5/19/2013 12:40 P.M. ET
Adjustments help C. Johnson hit well against lefties
By Mark Bowman / MLB.com
ATLANTA -- When the Braves entered this season with the plan to platoon the right-handed hitting Chris Johnson and left-handed hitting Juan Francisco at third base, the concern was that most of Johnson's previous success had come against right-handed pitchers.
But with the help of Braves hitting coach Greg Walker, Johnson has altered his approach against left-handed pitchers and found immediate success. With the three hits he recorded against Dodgers southpaw Chris Capuano in Saturday night's victory, Johnson entered Sunday leading the Majors with a .435 (20-for-46) batting average against left-handed pitchers. He has hit .275 (19-for-69) against right-handed pitchers.
"There's a couple things I've had trouble against lefties with, and I've just been trying to eliminate that and not even worry about that," Johnson said. "It's been working. I've just got to continue focusing on going up the middle and going the other way."
Johnson entered this season having hit .283 (254-for-896) against right-handed pitchers and .255 (85-for-333) against left-handed pitchers.
"I think I used to just feel more comfortable with lefties out there, rather than having to face a tough righty," Johnson said. "I'd be like, 'Oh, I feel so good, I'm going to homer off this guy.' Then the next thing you know, I'm 0-for-4."
Still improving, Medlen looks to decrease walk totals
ATLANTA -- Kris Medlen certainly had reason to be encouraged after limiting the Dodgers to two hits and one unearned run in seven innings of Saturday night's 3-1 win at Turner Field. But the Braves right-hander was frustrated that he issued three walks.
"That adds more pitches to my pitch count," Medlen said. "I could have gone eight [innings] and handed the ball off to Craig [Kimbrel]. It's just frustrating. But the good news is I don't feel as good as I should. I felt good last night, but my delivery didn't feel as consistent I want it to."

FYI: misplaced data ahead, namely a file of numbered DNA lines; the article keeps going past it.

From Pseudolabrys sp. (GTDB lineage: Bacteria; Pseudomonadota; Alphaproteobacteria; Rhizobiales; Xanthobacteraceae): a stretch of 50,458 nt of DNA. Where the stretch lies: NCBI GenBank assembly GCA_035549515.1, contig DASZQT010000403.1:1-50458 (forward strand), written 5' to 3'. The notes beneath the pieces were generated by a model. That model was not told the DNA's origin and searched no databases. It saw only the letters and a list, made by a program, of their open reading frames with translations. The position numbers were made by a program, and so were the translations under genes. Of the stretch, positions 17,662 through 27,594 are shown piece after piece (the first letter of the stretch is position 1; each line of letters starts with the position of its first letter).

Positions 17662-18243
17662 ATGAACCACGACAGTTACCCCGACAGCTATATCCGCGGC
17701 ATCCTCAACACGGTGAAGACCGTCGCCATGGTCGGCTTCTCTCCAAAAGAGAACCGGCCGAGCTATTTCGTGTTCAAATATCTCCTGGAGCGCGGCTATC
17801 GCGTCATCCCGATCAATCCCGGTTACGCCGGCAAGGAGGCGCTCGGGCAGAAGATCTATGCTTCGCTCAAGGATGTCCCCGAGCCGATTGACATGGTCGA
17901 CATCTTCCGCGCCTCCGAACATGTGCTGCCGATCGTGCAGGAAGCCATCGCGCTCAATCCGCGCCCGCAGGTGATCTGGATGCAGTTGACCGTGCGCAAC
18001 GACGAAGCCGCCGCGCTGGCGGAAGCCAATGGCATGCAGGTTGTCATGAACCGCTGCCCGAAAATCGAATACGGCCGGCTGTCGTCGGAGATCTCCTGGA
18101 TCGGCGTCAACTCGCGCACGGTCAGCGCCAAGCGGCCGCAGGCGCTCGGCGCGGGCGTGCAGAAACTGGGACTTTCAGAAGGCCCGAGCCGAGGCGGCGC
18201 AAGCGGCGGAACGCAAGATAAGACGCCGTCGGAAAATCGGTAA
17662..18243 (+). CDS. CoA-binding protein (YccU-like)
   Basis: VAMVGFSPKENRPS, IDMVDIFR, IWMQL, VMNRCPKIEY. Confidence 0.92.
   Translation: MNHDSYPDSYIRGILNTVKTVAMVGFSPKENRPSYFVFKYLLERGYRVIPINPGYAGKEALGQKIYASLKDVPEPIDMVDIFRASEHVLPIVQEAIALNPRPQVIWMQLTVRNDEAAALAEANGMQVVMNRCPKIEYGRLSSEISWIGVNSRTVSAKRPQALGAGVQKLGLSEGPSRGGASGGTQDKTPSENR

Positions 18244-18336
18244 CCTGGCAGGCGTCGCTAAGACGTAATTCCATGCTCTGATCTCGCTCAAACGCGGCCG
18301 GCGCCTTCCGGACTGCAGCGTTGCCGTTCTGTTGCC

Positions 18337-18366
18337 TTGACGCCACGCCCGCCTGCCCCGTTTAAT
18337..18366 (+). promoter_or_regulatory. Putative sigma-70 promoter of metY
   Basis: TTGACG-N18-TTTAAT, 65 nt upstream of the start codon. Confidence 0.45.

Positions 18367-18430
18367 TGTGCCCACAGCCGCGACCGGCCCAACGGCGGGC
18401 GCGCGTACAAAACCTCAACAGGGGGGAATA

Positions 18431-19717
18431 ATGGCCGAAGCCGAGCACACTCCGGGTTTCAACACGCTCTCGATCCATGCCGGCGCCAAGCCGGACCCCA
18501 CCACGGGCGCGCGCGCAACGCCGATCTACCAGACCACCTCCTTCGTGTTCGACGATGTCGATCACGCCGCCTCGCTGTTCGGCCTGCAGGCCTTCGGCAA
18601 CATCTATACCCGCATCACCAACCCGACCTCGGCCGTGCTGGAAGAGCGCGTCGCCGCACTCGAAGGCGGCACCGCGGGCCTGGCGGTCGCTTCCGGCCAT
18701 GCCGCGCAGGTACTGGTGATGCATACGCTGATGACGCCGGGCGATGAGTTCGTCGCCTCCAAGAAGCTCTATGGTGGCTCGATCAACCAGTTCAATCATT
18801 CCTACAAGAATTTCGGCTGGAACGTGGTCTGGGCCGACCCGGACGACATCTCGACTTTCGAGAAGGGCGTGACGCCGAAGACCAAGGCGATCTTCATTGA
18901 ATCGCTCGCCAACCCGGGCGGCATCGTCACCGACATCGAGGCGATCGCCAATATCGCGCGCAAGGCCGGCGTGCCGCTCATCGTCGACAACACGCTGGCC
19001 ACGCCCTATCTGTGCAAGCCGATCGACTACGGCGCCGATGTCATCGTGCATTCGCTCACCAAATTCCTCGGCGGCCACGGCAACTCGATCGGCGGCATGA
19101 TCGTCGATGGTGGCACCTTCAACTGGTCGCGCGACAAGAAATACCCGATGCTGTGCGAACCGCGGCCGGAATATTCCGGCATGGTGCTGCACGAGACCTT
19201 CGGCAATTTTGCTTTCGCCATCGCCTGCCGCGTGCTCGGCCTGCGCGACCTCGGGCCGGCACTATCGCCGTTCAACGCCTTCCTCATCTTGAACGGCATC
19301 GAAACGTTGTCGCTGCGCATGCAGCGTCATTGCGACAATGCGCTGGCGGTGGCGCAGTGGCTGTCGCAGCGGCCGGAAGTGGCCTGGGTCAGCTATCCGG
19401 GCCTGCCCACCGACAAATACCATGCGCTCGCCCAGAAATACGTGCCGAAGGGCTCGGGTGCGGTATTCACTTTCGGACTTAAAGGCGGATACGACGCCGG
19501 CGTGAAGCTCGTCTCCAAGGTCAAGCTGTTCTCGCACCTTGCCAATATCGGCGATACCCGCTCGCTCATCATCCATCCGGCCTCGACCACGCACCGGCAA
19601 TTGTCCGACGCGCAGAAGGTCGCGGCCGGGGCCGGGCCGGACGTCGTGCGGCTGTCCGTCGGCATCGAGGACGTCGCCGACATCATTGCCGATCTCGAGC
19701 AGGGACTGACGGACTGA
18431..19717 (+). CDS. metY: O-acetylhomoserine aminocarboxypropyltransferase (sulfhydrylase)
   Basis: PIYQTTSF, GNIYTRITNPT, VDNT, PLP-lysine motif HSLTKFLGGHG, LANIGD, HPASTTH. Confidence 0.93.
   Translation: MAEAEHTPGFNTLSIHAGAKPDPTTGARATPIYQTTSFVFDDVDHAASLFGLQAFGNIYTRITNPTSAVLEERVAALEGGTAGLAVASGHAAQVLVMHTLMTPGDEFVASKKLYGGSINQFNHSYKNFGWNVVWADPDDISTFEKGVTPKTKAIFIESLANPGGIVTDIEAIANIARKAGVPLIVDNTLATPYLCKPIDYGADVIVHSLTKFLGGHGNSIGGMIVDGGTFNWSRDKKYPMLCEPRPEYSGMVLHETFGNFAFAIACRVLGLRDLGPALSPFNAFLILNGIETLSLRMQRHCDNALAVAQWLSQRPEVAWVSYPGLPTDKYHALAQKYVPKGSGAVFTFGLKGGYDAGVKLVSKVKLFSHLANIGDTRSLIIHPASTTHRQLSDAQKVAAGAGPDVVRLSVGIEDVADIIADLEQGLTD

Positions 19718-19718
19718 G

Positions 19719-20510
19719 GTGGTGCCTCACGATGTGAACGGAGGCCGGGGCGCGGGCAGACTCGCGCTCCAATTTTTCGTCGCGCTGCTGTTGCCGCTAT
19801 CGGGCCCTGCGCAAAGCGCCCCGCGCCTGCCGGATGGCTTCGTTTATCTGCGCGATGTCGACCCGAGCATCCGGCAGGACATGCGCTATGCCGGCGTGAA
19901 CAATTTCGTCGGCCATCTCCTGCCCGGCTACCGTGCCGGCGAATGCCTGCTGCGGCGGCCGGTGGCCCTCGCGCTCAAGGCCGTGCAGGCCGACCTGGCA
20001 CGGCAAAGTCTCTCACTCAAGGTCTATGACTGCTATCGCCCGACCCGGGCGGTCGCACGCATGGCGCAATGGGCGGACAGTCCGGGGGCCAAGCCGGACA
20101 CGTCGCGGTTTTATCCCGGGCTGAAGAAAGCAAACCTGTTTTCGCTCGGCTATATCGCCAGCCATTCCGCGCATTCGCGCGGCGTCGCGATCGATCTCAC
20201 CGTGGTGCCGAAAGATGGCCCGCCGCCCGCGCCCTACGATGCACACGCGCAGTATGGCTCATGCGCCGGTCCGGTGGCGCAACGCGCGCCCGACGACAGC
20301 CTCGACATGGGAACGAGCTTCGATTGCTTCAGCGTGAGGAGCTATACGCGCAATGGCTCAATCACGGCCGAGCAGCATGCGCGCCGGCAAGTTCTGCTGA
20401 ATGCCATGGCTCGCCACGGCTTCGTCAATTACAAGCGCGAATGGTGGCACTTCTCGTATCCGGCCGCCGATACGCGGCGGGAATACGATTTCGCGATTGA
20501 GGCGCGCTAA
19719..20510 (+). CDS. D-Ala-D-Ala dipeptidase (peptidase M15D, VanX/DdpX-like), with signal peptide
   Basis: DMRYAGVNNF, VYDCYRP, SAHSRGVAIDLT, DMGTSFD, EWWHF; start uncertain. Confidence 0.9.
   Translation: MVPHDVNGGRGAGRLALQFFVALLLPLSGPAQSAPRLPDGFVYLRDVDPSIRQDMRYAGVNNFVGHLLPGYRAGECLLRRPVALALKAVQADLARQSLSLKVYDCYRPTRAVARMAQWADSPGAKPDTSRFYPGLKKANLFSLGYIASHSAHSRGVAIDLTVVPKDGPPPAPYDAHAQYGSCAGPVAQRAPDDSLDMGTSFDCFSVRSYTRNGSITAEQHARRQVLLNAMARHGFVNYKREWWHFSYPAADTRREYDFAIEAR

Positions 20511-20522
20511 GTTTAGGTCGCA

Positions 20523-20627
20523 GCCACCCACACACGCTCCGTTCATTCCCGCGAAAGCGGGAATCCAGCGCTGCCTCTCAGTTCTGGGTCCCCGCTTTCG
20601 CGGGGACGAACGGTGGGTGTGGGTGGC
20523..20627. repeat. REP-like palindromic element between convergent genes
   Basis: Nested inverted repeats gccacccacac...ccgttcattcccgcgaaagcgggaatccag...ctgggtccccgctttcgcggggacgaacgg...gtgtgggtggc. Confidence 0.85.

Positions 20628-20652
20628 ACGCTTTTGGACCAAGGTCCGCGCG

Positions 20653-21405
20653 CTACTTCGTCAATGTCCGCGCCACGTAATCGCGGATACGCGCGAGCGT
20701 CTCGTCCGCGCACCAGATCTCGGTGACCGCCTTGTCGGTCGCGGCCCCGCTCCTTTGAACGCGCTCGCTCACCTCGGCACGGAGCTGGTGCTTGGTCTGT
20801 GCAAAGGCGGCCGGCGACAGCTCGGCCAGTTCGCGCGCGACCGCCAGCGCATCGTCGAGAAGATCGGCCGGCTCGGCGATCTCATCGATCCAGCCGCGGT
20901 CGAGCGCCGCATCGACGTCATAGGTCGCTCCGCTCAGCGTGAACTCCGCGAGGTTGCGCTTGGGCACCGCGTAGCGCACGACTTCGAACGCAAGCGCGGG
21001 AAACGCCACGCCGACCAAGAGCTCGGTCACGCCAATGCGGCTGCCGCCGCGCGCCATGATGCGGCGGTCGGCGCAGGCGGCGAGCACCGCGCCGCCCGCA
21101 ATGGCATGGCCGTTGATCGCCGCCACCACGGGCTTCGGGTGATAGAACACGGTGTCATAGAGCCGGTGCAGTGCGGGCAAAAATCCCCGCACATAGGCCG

Medlen has struggled to find comfort while battling mechanical issues that started to become a problem during Spring Training. His competitive nature and determination has helped him record a respectable 3.02 ERA through his first nine starts. But he certainly has not been the same as he was when he posted a 0.97 ERA in the 12 starts he made last year.
"I think I set the bar pretty high for others," Medlen said. "But I also feel like I set the bar pretty high for myself. I want to be what I was last year every single time out. I'm not necessarily there yet. But I hope everything starts clicking and I can get back to just being more consistent with walks. I'd rather give up a line drive off the wall rather than walk guys."
The 22 walks Medlen has issued in his first 56 2/3 innings this year is one shy of the total he issued in 138 innings last year. During the 83 2/3 innings he threw as a starter last year, he issued only 10 walks, drawing comparisons to Greg Maddux, who was a master of pinpoint control.
Medlen has provided some signs of encouragement while working at least seven innings in three of his four starts this month. His worst start during this span came when he surrendered three home runs and issued five walks in only 5 1/3 innings against the Giants last weekend.
Consistently missing up in the zone during that outing, Medlen was frustrated by the fact he had felt so comfortable just five days earlier in Cincinnati. After showing better command in Saturday's outing against the Dodgers, he is simply looking to find more consistency through the remainder of this season.
"I just need to clean it up a little bit," Medlen said.
• Because Triple-A Gwinnett's game against Louisville was postponed by rain Sunday, Brandon Beachy will have to wait a few more days to officially begin his Minor League rehab assignment. To stay on schedule, Beachy completed a three-inning simulated game in the indoor batting cage at Coolray Field. He is scheduled to throw four innings Friday, when Gwinnett hosts Toledo.
Mark Bowman is a reporter for MLB.com. This story was not subject to the approval of Major League Baseball or its clubs.